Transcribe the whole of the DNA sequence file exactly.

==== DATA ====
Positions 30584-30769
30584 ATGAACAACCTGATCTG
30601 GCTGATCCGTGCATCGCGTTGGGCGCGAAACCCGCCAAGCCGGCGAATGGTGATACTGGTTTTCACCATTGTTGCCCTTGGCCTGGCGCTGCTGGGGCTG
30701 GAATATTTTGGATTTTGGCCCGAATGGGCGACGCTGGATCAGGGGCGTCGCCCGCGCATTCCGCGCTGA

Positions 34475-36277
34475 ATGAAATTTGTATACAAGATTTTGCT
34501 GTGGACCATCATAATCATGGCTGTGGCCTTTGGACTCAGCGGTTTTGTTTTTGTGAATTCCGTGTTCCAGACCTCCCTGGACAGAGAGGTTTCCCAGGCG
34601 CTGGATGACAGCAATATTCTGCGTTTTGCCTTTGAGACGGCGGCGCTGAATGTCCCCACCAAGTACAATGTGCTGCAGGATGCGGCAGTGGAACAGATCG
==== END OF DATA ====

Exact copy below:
Positions 30584-30769
30584 ATGAACAACCTGATCTG
30601 GCTGATCCGTGCATCGCGTTGGGCGCGAAACCCGCCAAGCCGGCGAATGGTGATACTGGTTTTCACCATTGTTGCCCTTGGCCTGGCGCTGCTGGGGCTG
30701 GAATATTTTGGATTTTGGCCCGAATGGGCGACGCTGGATCAGGGGCGTCGCCCGCGCATTCCGCGCTGA

Positions 34475-36277
34475 ATGAAATTTGTATACAAGATTTTGCT
34501 GTGGACCATCATAATCATGGCTGTGGCCTTTGGACTCAGCGGTTTTGTTTTTGTGAATTCCGTGTTCCAGACCTCCCTGGACAGAGAGGTTTCCCAGGCG
34601 CTGGATGACAGCAATATTCTGCGTTTTGCCTTTGAGACGGCGGCGCTGAATGTCCCCACCAAGTACAATGTGCTGCAGGATGCGGCAGTGGAACAGATCG